Operation Tabernula Acquittal: Lessons Learned

Sep 6, 2016

Operation Tabernula was a long and winding road. The majority of the defendants were arrested on 23 March 2010, charged on 1 October 2012 and tried over four months beginning on 11 January 2016. The substantial delay alone occasioned by issues over legal aid for counsel instructed in the case set the trial back 15 months.

For defendant Benjamin Anderson, the final verdict of acquittal was a vindication of the many long hours spent absorbing, dissecting and deconstructing the prosecution case theory utilising the very tools the Prosecution relied upon to prosecute. This included the vast number of pages of trading data and other evidence and the substantial hours of covert recording from Mr Anderson’s office.

It is true that cases such as this, relying as they do to a degree on circumstantial evidence, are incredibly difficult for a prosecutor to bring. They require massive manpower and while the regulator is resource rich, the burden and standard of proof can be high hurdles to overcome.

But in this case, while the case involved a huge volume of evidence and unused material, the facts themselves were not overwhelmingly complex - with the exception of the price sensitivity of the relevant information within the investment banks, always a nebulous concept. But no one observing the case would disagree with the characterisation of the jury through their interaction via notes to the court as attentive, serious and fair. The Prosecution explained the tricky concepts of trading well.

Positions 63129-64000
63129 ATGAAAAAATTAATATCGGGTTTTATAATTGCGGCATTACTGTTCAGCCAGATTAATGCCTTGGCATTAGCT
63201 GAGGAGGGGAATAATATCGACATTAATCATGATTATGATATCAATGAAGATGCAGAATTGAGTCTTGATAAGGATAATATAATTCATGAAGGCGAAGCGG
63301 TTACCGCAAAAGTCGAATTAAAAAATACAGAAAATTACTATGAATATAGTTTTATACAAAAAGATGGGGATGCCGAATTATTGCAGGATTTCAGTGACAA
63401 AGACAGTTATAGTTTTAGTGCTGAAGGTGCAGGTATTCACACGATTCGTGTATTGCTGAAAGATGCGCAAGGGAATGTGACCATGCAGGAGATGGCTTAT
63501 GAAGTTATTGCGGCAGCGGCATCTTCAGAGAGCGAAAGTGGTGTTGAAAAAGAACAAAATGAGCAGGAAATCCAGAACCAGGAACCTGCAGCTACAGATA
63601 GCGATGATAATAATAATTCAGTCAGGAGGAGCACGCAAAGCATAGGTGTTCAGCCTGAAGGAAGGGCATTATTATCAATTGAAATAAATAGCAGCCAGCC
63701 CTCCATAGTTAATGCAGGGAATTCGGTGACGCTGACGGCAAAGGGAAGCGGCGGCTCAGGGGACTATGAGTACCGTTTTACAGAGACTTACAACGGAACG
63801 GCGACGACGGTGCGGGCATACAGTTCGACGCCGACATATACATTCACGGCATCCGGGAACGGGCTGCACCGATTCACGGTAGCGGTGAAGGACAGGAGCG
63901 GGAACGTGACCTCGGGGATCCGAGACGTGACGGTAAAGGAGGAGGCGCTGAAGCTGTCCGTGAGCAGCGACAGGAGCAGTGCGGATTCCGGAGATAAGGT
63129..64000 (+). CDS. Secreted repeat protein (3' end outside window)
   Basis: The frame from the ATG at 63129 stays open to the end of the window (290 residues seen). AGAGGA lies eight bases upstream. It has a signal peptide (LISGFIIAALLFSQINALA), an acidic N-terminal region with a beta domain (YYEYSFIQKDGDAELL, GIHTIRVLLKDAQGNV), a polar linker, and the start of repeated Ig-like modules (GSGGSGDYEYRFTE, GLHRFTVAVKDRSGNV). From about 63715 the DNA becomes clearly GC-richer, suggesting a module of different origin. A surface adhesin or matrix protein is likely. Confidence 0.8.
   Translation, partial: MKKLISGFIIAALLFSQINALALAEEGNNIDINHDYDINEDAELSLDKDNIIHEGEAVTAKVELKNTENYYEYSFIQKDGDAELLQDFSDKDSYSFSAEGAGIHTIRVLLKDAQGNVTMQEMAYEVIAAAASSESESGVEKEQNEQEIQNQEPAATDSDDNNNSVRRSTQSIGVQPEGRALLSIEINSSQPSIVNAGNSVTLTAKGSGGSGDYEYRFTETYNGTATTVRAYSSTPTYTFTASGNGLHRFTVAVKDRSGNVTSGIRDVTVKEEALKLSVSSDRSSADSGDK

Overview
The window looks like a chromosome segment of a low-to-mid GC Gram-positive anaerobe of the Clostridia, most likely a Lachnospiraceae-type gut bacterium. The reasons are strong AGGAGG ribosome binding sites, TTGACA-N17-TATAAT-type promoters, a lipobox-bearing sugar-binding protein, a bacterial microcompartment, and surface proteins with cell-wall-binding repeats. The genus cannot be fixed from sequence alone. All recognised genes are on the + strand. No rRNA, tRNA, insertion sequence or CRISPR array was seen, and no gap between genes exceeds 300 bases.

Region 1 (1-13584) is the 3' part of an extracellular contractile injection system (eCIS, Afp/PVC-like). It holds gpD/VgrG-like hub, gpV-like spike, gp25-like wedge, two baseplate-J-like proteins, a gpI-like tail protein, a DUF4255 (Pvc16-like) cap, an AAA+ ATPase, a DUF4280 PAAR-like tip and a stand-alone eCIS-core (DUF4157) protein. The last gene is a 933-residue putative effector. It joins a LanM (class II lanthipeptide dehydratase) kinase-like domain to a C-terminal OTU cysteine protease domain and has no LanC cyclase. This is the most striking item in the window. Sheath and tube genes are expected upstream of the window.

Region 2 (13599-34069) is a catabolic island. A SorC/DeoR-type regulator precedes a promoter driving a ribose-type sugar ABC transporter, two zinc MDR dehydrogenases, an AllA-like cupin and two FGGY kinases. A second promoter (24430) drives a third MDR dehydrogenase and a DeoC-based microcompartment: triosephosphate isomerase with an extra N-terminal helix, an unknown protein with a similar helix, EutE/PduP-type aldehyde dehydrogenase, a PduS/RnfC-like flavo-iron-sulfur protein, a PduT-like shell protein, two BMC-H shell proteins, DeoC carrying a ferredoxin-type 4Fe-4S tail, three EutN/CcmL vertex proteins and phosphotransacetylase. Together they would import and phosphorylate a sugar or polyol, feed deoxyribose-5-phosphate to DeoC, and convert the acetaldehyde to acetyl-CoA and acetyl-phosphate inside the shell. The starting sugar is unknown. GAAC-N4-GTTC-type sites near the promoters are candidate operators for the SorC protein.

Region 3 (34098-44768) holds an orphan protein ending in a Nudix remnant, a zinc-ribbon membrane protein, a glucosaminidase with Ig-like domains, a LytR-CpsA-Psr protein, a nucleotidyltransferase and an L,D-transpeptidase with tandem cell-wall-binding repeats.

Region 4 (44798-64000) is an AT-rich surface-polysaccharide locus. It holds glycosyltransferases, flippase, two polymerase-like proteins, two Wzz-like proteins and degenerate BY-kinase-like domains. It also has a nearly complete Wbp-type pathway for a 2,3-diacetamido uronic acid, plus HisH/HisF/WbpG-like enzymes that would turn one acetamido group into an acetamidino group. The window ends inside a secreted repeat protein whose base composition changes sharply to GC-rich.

Ultimately, the Prosecution relied heavily on the coincidence point of defendants Martyn Dodgson and/or Grant Harrison working for investment banks in which they could have gleaned information and then trading done by Anderson and Iraj Parvizi on instruction from middle man Andrew Hind. Observed in a vacuum, through the six overt acts chosen by the Prosecution as illustrations of the conspiracy, this was potentially compelling. But in the context of the wider trading done by two arguably trading “legends” who executed hundreds of trades each year, one of whom bore the market nickname “mad punter”, the coincidence point became much less potent in the bigger picture. The two traders had traded in so many stocks and sectors, it followed that it may now and again include those which, unbeknownst to them, might have a connection with so-called insiders.

Risk itself takes on a different meaning when you’ll routinely place millions of pounds at risk on the back of other individuals trading. Mr Anderson’s defence was built on painstaking analysis of the trades he had done throughout the indictment period and the trades he had done for the so called conspiracy.

The picture that emerged was the “conspiracy” insofar as it was perceived by Mr Anderson. It was a patchy record, comprised spectacular losses and wrong calls and in the case of the 6 overt act stocks, which the prosecution must have determined was their strongest case, substantial volumes of publicly available information supported the trading decision. Indeed the first overt act traded in the conspiracy had been traded by Mr Anderson at least 8 separate times as it was a perennial takeover favourite.